Jen

  2. nabanita says:

    Every effort counts…And I appreciate what you are doing sharing the stories :)

  3. jaklumen says:

    Not too long ago, in my city of Kennewick (on the more affluent side of town– not near my neighborhood, which is poorer), two kids were found shot to death in their home.

    The police department apparently declined to give the local news any leads on the investigation. No idea if it’s still unsolved, or what.

    Then police officers in next door Pasco, WA, shot a Mexican man to death… oh, not even hardly a week ago if I remember right. *grrr* if I find out Ryan Flanagan was a neighbor of mine back in the day, I’m gonna be pissed (just last summer, he slammed a Hispanic woman on a hot car hood because her English was poor & he couldn’t find her name in the computer system).

  4. Sara L. says:

    “What is my role as a mourner? Do I even count?”

    Of course you do, Wendy. (It sounds like you came to realize this as the article went along, but I wanted to say it outright.) Just by you and the other mourners being there, it brought strength and comfort to the victim’s families. You were there to show your sadness, your empathy, your compassion. And I’m sure they appreciated it. :) Wonderful, emotional post, Wendy.

    I remember feeling a similar horror when the Boston Marathon bombings happened two years ago. I’ve never attended the marathon myself, but I’ve been to the area where its finish line is located many times for other events / reasons. And I know the marathon is a family-friendly event. I was at work when it happened, and when we got word of the bombing, I watched the live coverage on streaming video… and I was speechless. It’s still hard now to put those feelings into words. Except that it was wrong. To know that so many innocent people – children and adults – were maimed and injured that day, in a place I knew so well and where hundreds of tourists and commuters walk every day, it was just… wrong. I ended up blogging about it, and then wrote a poem too. I’m thinking of highlighting both pieces again come Marathon time for a #1000Speak post, since compassion (as well as other emotions) drove me to write them.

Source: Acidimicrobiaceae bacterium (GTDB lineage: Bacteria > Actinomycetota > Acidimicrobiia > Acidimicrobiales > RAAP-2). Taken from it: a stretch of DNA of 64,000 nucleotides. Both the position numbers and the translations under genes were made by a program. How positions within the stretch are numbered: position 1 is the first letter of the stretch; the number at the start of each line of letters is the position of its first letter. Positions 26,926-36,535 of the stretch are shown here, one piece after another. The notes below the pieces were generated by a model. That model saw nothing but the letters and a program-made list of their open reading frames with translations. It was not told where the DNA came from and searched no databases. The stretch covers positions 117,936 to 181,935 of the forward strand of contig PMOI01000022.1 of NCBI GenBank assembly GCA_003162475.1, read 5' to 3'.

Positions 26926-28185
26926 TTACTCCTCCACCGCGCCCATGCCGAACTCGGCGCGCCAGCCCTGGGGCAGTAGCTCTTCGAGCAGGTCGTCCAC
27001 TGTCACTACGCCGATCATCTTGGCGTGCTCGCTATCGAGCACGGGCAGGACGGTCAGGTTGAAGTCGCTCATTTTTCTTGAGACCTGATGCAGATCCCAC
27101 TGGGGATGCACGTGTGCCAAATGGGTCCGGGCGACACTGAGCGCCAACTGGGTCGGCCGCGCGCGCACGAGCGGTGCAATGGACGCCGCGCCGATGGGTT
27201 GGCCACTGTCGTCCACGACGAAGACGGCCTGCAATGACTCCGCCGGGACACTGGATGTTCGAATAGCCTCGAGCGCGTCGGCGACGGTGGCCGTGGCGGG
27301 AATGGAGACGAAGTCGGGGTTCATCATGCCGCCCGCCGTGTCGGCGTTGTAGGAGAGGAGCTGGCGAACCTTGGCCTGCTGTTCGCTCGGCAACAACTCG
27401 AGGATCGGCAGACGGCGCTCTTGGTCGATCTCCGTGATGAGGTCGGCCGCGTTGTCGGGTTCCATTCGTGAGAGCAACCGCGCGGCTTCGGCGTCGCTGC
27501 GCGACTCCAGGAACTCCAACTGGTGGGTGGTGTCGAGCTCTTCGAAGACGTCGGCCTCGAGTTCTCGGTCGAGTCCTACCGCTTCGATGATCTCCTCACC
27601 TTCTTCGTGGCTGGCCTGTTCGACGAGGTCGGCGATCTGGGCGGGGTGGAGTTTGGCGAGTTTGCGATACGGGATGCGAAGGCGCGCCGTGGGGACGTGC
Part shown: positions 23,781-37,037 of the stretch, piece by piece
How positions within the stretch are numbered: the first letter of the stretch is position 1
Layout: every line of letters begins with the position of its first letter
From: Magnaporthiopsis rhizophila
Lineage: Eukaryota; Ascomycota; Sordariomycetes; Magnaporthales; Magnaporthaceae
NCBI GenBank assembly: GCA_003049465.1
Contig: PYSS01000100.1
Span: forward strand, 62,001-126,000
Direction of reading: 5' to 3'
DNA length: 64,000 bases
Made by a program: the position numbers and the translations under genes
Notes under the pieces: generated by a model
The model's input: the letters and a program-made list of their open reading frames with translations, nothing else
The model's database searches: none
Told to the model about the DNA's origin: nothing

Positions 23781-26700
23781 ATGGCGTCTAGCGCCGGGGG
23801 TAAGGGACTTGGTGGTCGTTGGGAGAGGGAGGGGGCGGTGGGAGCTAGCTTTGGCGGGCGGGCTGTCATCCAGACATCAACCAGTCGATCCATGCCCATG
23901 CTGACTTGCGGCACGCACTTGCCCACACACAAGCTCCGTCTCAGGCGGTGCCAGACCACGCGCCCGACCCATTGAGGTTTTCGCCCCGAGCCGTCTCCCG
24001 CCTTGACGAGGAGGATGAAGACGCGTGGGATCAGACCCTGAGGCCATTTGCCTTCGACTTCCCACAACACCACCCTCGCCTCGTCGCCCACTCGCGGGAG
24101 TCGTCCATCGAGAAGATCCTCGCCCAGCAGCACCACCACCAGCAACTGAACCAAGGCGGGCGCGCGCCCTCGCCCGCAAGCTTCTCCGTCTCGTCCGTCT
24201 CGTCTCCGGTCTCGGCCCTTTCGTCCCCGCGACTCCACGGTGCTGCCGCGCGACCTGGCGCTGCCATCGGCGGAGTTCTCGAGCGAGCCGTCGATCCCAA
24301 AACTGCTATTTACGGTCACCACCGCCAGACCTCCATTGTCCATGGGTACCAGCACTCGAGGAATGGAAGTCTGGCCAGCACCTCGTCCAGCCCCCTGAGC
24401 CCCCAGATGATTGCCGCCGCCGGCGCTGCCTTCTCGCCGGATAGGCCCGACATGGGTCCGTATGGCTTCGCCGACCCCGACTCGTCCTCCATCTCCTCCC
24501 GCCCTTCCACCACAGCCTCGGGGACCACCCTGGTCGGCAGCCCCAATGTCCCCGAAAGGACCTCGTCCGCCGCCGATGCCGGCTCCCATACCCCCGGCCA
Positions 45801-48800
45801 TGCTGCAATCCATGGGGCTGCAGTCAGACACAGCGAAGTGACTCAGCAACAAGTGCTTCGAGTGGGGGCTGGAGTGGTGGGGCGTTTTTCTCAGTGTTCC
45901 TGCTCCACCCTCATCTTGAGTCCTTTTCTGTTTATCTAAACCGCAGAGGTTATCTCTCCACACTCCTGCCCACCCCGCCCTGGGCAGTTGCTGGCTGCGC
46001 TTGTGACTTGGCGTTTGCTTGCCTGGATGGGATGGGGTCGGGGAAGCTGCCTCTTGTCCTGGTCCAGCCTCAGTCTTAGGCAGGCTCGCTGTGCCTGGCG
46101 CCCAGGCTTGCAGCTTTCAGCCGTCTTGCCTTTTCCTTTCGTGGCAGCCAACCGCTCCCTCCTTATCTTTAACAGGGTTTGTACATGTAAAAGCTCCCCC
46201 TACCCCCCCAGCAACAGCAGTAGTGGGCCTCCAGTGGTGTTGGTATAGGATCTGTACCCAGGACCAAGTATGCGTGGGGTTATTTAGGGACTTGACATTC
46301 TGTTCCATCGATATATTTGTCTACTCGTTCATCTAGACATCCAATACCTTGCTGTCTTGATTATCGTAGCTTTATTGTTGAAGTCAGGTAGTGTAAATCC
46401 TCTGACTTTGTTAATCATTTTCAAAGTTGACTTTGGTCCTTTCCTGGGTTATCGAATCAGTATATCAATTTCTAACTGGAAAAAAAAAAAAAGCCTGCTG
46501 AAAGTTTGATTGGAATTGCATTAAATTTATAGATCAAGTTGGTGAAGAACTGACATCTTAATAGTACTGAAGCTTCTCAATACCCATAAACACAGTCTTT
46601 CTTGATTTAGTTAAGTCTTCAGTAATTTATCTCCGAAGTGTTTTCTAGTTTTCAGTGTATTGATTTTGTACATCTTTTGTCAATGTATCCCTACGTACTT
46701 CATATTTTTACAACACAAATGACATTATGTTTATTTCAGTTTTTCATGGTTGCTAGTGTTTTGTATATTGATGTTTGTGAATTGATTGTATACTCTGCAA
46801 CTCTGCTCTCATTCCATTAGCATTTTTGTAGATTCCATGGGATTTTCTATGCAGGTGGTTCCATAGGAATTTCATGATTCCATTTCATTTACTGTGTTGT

5. ann bennett says:

    The Chapel Hill shooting was so senseless.

    I remember the first day I moved to Atlanta in 1982, I had been caught in some normal traffic that I did not know to avoid. On the news that night, one man had got out of his car and shot the man in the car in front for shooting a bird at him.

    It always left me thinking when I am dealing with an unstable person that it does not matter if you are right. You have to stay safe. I’ve had three instances in my life when I backed away from someone who was being unreasonable for my own personal safety.

    It is such a crying shame that these young people who had so much to live for were murdered. I agree that this country has got to wake up and not be such religious bigots. We can’t fault their fanatics and be fanatics ourselves.

    One big warning sign was the murderer wore a gun. Why would you wear a gun unless you plan to use it? I could go on and on.

    Take care and good article.

  6. AD says:

    Lovely post. You’re right their deaths were not in vain because for once, the media and the world was forced to look in to the lives of people that were good and compassionate and kind. Not the evil that their communities are wrongly represented to be in the media.
    It’s lovely that you were able to attend the vigil.
    Very glad to have found you via 1000Speak. :)